Staying in school: assessing the role of access, availability, and economic opportunities – the case of Tajikistan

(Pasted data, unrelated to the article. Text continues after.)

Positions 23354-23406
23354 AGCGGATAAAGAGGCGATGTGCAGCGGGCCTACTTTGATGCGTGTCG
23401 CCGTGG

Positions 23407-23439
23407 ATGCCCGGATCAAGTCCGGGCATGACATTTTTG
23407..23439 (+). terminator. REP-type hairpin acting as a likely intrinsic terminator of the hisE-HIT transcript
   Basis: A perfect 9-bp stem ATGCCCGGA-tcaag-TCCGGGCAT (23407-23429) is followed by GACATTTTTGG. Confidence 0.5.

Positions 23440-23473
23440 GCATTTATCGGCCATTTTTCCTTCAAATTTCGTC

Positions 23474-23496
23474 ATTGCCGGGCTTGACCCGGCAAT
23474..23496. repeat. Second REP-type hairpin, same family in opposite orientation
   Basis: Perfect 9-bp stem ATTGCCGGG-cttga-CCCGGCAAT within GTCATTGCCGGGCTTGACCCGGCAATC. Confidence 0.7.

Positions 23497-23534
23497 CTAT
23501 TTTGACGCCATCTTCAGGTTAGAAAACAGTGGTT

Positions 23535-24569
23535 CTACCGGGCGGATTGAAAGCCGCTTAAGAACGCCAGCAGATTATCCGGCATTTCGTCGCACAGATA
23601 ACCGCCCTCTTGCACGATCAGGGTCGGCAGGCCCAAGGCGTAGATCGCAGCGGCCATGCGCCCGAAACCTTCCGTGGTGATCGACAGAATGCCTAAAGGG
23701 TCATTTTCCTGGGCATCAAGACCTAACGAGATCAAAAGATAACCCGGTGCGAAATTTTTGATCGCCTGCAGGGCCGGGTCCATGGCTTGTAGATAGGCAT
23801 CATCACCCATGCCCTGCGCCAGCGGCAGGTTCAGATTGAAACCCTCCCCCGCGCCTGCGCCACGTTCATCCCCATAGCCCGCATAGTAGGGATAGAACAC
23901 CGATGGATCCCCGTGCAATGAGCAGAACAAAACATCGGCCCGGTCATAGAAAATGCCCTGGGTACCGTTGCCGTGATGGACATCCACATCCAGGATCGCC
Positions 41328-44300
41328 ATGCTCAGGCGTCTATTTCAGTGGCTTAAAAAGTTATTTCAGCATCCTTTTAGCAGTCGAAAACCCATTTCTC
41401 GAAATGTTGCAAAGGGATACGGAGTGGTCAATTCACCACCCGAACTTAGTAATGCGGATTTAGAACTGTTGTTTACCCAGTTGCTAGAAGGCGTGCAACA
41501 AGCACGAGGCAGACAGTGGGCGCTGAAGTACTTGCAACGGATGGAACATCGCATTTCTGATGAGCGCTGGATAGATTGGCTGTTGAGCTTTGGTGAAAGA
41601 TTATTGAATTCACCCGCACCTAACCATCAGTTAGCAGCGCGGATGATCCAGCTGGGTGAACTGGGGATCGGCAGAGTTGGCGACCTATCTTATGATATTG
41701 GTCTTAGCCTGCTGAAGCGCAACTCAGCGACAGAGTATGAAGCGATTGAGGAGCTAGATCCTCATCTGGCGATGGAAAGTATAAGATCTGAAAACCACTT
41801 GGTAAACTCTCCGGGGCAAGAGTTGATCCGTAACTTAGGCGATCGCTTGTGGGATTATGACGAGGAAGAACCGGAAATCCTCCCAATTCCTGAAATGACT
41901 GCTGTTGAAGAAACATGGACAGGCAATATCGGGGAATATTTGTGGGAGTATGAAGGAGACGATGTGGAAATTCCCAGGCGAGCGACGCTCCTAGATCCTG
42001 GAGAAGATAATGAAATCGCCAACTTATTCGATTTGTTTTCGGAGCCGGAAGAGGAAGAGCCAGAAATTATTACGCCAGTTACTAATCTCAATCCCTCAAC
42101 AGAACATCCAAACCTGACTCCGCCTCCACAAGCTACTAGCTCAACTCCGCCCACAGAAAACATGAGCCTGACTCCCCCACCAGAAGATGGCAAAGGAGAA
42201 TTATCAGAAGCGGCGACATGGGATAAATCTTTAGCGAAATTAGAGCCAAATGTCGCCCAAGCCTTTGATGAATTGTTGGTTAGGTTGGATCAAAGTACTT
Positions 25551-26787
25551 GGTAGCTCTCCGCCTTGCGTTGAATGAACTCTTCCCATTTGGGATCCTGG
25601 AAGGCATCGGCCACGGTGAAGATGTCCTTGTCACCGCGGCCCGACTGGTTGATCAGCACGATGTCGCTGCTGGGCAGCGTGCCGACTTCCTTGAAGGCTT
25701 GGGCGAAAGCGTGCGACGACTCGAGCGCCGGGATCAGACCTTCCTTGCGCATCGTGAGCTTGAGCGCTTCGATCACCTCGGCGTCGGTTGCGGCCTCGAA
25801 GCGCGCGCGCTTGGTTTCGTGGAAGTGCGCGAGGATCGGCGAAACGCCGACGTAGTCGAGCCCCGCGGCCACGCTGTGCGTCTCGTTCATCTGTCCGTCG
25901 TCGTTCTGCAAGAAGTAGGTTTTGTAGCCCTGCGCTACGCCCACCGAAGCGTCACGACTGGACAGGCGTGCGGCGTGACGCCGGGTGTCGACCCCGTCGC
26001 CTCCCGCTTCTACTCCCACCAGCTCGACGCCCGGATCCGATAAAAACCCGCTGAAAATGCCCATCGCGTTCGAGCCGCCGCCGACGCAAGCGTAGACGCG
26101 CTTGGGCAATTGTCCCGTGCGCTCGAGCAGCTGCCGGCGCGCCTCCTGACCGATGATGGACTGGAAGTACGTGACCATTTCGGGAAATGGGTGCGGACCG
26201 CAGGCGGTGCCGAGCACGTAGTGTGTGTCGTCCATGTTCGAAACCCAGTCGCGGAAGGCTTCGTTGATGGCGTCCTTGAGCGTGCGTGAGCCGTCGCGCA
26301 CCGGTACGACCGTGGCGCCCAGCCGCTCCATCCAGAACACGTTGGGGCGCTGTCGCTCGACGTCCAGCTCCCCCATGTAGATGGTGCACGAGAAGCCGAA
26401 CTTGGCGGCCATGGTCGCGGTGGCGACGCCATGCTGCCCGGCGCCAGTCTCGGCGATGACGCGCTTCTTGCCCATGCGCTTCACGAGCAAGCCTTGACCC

At independence in 1991, Tajikistan enjoyed almost universal literacy, reflecting the legacy of social development achieved during the Soviet period. However, since then the country has undergone immense economic, political and social upheaval, including civil war. As a consequence, the gains of the past are quickly being eroded. Recent evidence suggests that school attendance rates are declining, the gender gap is widening, and there is increasing geographical variation. This paper uses a unique source of data to investigate the relative roles of individual, household, and contextual factors to determine whether or not a child attends basic education in Tajikistan. Applying multilevel modelling and geographical information system techniques, the results show that contextual factors have a strong effect on school attendance. In particular, the accessibility and availability of school services and the quality of education have a positive effect. However, the level of economic development of the community in which the child lives exerts a negative effect on school attendance, reflecting the influence of higher opportunity costs of education in terms of the opportunities for income-generating activities forgone. This has implications for educational policy, highlighting that a joined-up approach is necessary to foster local economic development and to lower school dropout rates. Copyright © 2009 John Wiley & Sons, Ltd.